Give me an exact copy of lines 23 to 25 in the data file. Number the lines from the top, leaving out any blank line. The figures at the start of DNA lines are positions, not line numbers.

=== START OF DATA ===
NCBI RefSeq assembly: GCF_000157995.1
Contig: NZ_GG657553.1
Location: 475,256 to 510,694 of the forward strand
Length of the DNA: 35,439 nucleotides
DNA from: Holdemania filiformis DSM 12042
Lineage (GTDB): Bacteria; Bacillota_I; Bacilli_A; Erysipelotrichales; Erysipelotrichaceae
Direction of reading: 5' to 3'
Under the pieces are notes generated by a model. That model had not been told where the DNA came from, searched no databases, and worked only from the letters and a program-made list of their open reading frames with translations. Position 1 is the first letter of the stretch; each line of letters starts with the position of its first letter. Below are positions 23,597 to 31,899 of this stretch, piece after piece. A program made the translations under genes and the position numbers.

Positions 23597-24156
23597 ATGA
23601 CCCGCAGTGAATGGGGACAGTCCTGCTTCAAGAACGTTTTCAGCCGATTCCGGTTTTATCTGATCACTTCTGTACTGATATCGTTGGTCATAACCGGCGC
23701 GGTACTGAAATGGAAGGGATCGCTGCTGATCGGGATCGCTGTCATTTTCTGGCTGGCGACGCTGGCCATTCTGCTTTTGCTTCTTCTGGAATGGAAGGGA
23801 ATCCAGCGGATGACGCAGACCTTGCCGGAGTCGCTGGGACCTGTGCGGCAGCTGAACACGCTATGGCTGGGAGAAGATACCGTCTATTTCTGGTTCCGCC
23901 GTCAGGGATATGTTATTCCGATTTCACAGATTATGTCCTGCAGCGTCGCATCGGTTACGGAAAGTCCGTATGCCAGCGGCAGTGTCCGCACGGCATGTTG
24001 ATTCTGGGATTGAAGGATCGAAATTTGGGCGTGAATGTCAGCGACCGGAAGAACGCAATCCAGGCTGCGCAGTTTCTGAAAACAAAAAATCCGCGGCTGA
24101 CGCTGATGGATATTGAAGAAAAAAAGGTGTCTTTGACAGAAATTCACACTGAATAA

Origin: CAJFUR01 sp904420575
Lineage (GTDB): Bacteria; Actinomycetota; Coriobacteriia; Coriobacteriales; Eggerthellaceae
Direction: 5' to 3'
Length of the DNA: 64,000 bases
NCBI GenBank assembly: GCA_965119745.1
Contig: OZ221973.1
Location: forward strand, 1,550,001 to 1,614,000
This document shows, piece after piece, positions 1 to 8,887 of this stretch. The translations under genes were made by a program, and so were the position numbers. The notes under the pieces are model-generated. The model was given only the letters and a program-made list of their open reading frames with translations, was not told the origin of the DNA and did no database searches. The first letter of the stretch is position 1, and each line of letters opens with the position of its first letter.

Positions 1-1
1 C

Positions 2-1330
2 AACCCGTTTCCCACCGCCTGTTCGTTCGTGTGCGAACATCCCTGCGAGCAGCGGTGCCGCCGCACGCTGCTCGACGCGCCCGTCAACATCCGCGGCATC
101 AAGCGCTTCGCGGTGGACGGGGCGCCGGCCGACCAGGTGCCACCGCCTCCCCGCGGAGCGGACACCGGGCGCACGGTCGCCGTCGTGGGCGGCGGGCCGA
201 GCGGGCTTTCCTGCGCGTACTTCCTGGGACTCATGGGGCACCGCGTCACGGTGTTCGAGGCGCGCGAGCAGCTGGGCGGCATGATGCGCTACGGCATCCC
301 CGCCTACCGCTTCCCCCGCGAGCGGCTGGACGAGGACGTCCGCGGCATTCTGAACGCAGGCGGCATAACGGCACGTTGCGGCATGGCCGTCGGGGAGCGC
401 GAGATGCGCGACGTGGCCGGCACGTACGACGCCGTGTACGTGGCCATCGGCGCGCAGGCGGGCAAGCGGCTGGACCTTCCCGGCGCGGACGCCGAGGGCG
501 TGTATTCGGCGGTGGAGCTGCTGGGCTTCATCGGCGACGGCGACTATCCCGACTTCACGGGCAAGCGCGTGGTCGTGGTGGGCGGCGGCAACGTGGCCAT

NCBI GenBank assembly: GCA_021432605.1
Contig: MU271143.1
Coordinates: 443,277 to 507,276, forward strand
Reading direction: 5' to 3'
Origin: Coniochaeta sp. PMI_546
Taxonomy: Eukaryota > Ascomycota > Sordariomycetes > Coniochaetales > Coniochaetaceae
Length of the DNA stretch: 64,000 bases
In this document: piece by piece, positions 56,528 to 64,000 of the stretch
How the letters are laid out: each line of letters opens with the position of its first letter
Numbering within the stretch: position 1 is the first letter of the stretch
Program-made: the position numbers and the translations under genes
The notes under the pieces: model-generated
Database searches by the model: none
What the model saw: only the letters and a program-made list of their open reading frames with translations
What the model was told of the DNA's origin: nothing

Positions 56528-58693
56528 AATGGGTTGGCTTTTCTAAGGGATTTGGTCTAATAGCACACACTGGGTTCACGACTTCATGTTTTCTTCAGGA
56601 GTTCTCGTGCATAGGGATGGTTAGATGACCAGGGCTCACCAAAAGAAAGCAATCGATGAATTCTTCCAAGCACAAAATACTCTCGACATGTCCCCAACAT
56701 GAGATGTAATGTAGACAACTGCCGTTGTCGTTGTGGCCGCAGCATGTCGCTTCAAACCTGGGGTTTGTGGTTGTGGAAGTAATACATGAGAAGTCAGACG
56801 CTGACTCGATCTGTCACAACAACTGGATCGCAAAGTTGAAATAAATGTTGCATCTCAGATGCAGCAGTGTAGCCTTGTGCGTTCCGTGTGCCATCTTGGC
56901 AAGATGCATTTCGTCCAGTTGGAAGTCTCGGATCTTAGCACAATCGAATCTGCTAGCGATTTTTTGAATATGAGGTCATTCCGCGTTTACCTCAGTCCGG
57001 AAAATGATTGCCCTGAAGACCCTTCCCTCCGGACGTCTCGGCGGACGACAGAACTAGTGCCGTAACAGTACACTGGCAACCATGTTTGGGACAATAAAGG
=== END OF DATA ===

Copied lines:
Location: forward strand, 1,550,001 to 1,614,000
This document shows, piece after piece, positions 1 to 8,887 of this stretch. The translations under genes were made by a program, and so were the position numbers. The notes under the pieces are model-generated. The model was given only the letters and a program-made list of their open reading frames with translations, was not told the origin of the DNA and did no database searches. The first letter of the stretch is position 1, and each line of letters opens with the position of its first letter.

Positions 1-1